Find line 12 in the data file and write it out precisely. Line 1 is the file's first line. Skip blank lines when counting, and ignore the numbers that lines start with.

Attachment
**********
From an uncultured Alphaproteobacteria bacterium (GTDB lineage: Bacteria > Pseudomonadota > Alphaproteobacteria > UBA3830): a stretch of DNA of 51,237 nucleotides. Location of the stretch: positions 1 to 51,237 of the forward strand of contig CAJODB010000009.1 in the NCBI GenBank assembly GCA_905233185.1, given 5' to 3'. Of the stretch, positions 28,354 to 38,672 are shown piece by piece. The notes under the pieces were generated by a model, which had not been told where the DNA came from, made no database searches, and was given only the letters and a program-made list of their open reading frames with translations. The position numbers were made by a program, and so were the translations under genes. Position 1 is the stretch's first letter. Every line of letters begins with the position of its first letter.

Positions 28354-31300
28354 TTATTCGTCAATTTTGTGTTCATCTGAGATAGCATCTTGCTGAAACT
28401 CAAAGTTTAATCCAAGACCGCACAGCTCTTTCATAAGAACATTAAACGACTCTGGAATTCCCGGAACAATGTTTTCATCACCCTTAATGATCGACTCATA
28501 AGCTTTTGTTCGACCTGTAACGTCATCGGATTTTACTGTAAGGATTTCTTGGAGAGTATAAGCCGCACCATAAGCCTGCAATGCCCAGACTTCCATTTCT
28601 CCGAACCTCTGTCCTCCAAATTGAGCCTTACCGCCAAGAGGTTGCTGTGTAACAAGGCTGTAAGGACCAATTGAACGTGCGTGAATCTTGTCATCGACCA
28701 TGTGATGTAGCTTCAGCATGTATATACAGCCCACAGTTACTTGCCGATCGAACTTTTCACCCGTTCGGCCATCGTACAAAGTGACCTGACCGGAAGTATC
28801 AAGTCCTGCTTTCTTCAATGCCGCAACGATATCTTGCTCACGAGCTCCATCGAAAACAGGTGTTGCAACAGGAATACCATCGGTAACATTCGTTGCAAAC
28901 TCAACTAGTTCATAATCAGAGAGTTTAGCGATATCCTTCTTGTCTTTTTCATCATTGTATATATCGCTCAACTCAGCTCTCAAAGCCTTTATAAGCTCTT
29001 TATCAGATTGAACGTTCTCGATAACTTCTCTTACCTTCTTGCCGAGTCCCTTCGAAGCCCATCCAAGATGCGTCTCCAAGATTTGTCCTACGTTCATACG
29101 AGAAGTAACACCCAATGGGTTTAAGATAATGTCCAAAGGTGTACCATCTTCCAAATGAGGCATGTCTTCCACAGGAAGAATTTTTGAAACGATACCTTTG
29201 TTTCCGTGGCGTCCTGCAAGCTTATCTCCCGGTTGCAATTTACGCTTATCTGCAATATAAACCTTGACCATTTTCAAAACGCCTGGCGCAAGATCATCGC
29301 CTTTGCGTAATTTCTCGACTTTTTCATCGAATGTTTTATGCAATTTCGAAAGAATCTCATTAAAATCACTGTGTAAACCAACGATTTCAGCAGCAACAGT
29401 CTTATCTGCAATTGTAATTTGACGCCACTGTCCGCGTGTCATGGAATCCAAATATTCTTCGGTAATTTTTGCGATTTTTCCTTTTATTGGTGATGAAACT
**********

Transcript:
29201 TTTCCGTGGCGTCCTGCAAGCTTATCTCCCGGTTGCAATTTACGCTTATCTGCAATATAAACCTTGACCATTTTCAAAACGCCTGGCGCAAGATCATCGC